Law 1422. Mediation Theory and Practice (2)
This course explores the various theories underlying and practices basic to mediation. The mediation process is organized into a series of stages, and basic mediation skills and techniques appropriate to each stage are identified and cultivated. Simulations and experiential exercises provide students with an opportunity to develop proficiency as mediators and to rigorously analyze appropriate roles and behavior as mediators and advocates taking into account the legal, ethical and public policy issues surrounding the practice of mediation.
Choose one of the following Arbitration Required Courses:
Law 1632. Arbitration Practice and Advocacy (2)
Today many business and employment disputes are resolved through out-of-court binding arbitration processes. This intensive, interactive course is designed to provide students with a practical grounding in counseling and advocacy skills required for state-of-the-art arbitration practice through problems and exercises simulating common arbitration scenarios in which students play the parts of lawyers, arbitrators and parties. Students learn how to draft dispute resolution agreements for arbitration and how to advise clients on many different aspects of arbitration, including the suitability of arbitration as an alternative to negotiation, mediation or litigation. They also experience advocacy roles at all stages of arbitration, including the filing of an arbitration demand, the selection of arbitrators, planning for and conducting hearings, the publication of a final decision (award), and the enforcement or setting aside of an award. The course emphasizes modern commercial and employment arbitration in the U.S. but also includes references to international, consumer, securities and labor arbitration.
Law 2832 . International Commercial Arbitration Theory and Doctrine^ (2)
This course is a study of foundational priciples, assumptions and debates associated with international commercial arbitration. On a comparative basis, the course examines sources of law and guidance including national legislation, treaties, institutional rules ans soft law texts. The course will also explore common precepts of international importance such as party autonomy, the efficacy of international arbitral agreements and awards, the role of the arbitral seat, the severability of the arbitration clause, jurisdictional competence of the arbitral tribunal, and the independence and impartiality of arbitrators.
Law 2902. International Commercial Arbitration Procedure and Practice^ (2)
This course studies prevailing procedural models common to international commercial arbitration in light of common law and civil law traditions, the role of institutions, party autonomy and emerging best practices. Students consider both pre-dispute planning and post-dispute strategies for ensuring effective proceedings that will lead to enforceable awards. The course stresses the critically important interplay among counsel, the arbitrators, arbitral institutions and the courts. Students are also introduced to the rudiments of successful advocacy.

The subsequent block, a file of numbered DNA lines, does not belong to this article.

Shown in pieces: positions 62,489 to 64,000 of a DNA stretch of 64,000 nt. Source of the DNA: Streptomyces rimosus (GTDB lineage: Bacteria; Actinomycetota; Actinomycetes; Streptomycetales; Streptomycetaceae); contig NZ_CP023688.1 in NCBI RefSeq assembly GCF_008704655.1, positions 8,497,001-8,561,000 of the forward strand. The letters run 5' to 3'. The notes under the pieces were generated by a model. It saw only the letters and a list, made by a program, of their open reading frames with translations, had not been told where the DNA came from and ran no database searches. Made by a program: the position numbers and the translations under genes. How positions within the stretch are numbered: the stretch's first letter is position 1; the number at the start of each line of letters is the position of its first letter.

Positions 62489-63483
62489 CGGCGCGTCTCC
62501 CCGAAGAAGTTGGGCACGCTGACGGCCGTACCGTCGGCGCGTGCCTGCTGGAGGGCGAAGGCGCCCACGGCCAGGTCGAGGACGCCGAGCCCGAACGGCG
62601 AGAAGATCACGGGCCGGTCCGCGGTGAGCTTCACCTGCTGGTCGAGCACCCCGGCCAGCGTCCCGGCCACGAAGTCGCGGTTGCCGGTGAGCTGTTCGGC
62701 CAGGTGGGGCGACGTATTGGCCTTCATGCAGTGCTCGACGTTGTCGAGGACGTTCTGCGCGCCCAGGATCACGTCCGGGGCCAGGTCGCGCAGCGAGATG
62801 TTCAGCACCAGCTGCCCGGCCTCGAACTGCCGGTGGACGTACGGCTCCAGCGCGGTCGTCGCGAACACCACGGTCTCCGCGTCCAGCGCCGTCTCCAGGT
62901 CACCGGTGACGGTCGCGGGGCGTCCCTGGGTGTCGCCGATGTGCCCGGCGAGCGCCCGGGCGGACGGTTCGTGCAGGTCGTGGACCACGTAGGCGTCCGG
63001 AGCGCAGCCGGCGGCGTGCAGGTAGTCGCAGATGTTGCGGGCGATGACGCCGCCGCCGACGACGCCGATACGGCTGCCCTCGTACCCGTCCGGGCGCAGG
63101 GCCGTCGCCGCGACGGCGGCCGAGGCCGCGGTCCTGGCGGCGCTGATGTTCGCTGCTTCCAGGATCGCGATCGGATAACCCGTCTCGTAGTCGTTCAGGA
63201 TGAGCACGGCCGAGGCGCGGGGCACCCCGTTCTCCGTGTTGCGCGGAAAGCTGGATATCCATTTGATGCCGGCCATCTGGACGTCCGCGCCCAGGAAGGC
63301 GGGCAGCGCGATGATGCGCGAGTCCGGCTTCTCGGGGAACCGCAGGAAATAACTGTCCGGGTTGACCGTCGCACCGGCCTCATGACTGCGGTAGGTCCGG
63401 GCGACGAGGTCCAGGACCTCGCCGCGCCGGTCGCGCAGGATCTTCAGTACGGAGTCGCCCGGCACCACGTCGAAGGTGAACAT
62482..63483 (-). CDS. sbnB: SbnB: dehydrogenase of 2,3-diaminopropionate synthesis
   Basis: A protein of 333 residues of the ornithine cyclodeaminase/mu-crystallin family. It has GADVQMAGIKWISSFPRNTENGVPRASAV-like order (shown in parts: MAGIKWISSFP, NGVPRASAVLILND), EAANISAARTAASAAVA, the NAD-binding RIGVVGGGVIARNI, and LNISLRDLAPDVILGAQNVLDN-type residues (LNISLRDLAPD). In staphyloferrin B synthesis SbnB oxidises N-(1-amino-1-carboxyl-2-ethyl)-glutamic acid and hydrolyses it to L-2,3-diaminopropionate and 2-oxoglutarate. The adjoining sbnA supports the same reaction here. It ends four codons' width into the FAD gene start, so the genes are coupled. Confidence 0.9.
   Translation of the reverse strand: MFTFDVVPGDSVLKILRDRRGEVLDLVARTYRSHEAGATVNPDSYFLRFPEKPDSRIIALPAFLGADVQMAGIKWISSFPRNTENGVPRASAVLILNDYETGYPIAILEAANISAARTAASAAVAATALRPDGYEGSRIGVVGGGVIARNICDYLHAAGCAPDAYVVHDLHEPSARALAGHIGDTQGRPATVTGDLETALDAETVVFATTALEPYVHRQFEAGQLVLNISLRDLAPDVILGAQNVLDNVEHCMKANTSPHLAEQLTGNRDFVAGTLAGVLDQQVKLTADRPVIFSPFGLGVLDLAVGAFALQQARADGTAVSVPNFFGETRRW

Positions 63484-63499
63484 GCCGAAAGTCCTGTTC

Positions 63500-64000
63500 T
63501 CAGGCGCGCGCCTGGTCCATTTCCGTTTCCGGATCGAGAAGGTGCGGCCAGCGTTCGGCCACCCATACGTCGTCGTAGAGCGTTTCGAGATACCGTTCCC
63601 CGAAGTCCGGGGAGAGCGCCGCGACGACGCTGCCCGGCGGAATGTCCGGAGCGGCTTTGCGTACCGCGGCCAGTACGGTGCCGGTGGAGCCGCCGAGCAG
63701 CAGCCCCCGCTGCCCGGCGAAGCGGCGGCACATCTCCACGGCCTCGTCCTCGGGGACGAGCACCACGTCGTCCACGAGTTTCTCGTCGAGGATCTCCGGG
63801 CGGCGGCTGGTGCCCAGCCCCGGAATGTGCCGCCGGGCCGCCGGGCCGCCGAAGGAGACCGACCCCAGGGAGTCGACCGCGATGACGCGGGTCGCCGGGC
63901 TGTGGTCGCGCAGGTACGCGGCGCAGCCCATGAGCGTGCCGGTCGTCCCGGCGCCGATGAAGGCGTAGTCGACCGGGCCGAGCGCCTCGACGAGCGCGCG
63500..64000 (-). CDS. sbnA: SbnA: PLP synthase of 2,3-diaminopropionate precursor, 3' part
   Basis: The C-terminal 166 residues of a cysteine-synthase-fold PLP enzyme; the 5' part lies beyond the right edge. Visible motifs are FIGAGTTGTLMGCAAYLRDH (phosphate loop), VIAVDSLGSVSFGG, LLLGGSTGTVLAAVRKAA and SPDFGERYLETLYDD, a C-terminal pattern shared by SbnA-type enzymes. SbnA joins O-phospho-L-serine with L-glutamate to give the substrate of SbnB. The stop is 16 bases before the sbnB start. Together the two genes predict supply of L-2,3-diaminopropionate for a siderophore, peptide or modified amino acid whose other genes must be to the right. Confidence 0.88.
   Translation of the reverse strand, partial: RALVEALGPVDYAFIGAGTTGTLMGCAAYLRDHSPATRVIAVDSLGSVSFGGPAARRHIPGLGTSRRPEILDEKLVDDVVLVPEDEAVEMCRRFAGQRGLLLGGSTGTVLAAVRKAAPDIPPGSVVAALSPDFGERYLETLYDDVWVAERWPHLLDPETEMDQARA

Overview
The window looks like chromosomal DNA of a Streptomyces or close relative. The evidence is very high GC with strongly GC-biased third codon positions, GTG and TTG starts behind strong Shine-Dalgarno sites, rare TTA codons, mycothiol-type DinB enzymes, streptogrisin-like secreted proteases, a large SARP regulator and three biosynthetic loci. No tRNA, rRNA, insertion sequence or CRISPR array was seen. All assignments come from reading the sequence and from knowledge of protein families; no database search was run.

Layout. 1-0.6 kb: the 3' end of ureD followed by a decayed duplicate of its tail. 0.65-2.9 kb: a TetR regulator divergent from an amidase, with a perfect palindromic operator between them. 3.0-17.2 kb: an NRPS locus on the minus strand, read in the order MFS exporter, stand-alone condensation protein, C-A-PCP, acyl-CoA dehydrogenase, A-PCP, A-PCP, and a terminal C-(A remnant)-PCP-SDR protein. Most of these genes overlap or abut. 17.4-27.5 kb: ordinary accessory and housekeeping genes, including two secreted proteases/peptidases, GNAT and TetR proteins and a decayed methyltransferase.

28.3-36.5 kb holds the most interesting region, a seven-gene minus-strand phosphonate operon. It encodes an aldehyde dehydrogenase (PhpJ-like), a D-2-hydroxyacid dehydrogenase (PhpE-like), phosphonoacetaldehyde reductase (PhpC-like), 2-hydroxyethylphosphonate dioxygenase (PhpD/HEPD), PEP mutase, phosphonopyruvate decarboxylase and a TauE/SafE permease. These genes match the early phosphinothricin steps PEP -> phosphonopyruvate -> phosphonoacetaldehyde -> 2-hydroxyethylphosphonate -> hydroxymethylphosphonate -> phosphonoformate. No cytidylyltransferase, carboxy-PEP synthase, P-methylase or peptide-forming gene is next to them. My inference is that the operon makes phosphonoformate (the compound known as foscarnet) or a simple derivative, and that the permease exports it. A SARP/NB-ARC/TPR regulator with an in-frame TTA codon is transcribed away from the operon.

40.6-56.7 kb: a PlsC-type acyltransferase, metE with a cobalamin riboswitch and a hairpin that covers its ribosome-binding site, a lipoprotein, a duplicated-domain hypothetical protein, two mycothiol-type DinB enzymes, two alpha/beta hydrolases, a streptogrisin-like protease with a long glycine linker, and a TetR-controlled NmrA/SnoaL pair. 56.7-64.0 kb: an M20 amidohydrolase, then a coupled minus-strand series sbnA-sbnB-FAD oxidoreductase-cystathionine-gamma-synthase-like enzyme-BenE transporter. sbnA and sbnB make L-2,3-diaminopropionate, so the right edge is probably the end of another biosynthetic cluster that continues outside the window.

LEGL 684 Business Negotiation and the Resolution of Conflict Course (4)
Choose two of the following Elective Courses for the Emphasis Or
Choose three of the following Elective Courses for the Certificate in Dispute Resolution. ** Admission to Straus Institute's Certificate program requires the submission of a one-page Certificate Application Form.
Advanced Mediation Seminar
Advanced Trial Practice+
Arbitration Law* +
Arbitration Practice and Advocacy*
Communication and Conflict
Cross-Cultural Conflict and Dispute Resolution^
Current Issues in International Dispute Resolution:
Dispute Resolution in Education
Dispute Resolution and Religion
Divorce and Family Mediation
Environmental and Public Policy Dispute Resolution
Faith-Based Diplomacy and International Peacemaking ^
International Commercial Arbitration Procedure and Practice*^
International Commercial Arbitration Theory and Doctrine *^
International Investment Disputes^
Interviewing, Counseling and Planning
Introduction to U.S. Law (non JD only)
Psychology of Conflict
Selected Issues in Dispute Resolution:
Apology, Forgiveness and Reconciliation
Dispute Resolution Systems Design
Dispute Resolution and Technology
Entertainment Industry Disputes
Ethical Practices in Dispute Resolution
Healthcare Dispute Resolution
Ideological Foundations for Third Party Processes
Managing Litigation and Conflict for Corporations and Organizations
Trial Preparation and Settlement+
or a Substantive Law Class with Institute Approval (non-law students only)
* If this course was not taken to fulfill the arbitration requirement, it can be taken as an elective.
+ This course is only available to law students, law school graduates or LL.M. candidates.
^ This course meets the MBA Global Requirement